Startup’s AI Chip Beats NVIDIA GPU
Richard Adefioye posted on September 28, 2018 |

Artificial intelligence (AI) is a topic of growing importance in the tech world. And while the AI sector is still somewhat frothy—containing fewer players in comparison to other sectors—it has shown sparks of ingenuity that threaten to potentially dictate the future of engineering. One such spark can be found in the recently released Habana Goya inference chip—a 16nm deep-learning chip that the company claims has processing speeds that eclipse those of NVIDIA GPUs.

The Goya inference chip contains eight VLIW cores that are programmable in C and supports 8- to 32-bit floating point and integer formats. According to Habana, the Goya chip can process up to 15,000 ResNet-50 images per second, with a latency of 1.3ms and a batch size of 10, when running at 100W. This, of course, is a far cry from NVIDIA V100’s 2,657 images per second and Intel Xeon Platinum 8180’s 1,225 images per second. When operating at a batch size of one, the Goya chip also reportedly can handle up to 8,500 ResNet-50 images per second with a latency of 0.27ms.

Habana is keeping the details of its architecture under NDA, so blocks are not drawn at correct scale. (Image courtesy of Habana.)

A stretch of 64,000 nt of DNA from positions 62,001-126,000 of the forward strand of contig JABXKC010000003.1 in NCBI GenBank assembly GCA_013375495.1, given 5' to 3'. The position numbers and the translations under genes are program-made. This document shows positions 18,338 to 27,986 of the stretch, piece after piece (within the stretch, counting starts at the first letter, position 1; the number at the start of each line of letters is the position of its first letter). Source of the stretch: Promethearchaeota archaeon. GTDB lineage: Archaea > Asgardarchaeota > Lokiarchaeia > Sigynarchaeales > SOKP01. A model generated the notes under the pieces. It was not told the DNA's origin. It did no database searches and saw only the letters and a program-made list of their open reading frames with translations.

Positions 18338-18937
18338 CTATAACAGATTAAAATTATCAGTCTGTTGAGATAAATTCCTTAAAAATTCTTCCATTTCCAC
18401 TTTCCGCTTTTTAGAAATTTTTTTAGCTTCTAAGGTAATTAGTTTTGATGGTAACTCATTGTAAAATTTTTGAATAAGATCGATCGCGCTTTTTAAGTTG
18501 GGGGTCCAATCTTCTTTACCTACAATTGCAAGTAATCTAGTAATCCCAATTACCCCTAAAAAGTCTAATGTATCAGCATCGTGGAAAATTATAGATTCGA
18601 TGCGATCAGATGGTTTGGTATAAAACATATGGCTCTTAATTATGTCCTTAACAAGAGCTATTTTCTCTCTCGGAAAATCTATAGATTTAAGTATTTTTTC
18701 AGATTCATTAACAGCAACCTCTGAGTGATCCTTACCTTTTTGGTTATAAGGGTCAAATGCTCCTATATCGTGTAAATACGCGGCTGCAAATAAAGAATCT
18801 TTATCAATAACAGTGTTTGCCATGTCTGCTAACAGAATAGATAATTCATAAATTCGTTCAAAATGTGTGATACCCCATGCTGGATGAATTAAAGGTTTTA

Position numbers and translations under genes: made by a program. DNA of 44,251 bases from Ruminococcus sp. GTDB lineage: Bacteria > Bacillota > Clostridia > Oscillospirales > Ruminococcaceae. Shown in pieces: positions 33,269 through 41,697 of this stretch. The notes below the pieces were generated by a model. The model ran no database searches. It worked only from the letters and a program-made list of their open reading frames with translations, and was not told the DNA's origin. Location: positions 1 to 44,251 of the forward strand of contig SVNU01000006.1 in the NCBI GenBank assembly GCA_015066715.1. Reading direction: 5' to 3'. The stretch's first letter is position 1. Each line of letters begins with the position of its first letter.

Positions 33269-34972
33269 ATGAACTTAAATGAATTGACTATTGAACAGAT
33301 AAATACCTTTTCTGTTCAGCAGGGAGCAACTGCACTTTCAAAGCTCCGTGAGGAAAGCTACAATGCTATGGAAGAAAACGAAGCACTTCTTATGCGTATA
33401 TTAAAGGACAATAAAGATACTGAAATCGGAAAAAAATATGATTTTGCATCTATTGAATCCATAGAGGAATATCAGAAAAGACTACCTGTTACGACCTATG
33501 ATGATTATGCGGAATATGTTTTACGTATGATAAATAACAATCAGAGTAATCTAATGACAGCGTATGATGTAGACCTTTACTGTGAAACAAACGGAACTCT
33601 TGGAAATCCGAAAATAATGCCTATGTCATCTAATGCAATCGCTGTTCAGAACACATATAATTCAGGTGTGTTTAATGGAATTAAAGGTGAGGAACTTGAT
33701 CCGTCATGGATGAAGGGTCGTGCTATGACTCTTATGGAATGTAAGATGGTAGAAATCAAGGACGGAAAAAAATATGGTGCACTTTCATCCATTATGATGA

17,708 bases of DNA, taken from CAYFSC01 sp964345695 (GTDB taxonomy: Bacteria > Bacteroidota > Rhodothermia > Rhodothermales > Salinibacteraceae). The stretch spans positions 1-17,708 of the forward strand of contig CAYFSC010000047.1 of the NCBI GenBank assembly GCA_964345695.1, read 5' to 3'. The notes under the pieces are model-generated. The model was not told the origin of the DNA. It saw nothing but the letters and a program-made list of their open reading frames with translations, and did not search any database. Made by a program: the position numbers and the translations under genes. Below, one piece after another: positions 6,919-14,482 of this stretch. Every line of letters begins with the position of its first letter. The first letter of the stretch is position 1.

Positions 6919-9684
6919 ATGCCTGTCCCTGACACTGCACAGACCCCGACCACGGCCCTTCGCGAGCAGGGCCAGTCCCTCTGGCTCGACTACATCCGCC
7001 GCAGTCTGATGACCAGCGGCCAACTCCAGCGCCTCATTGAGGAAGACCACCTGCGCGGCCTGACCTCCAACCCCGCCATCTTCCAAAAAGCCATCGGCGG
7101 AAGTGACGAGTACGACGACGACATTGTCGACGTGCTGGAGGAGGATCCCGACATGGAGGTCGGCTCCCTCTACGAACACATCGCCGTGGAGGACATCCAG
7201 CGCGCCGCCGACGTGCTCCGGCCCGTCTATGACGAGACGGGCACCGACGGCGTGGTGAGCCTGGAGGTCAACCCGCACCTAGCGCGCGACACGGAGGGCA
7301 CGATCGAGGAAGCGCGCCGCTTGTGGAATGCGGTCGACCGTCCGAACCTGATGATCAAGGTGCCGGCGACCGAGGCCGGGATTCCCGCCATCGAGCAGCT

Habana is keeping the details of its architecture under NDA, so blocks are not drawn at correct scale. (Image courtesy of Habana.)

According to the company, these impressive numbers are due to a combination of elements such as the architecture of the chip, a proprietary graph compiler, software-based memory management and mixed-format quantization. However, there are still questions about some of the chip’s features, such as its very small batch size of 10—when compared to NVIDIA’s 256—which calls into question whether the Goya will be able to sustain its impressive performance at higher batch sizes.

Habana has given a demonstration of the Goya chip working with graphs from MXNet and ONNX frameworks. The startup is also working on supporting TensorFlow and, by extension, other major AI frameworks. The company plans to release samples of its 16nm Gaudi chip for neural network training in the second quarter of 2019.

For more exciting product announcements, check out Dell Continues Big Moves in the PC World with New Product Releases.


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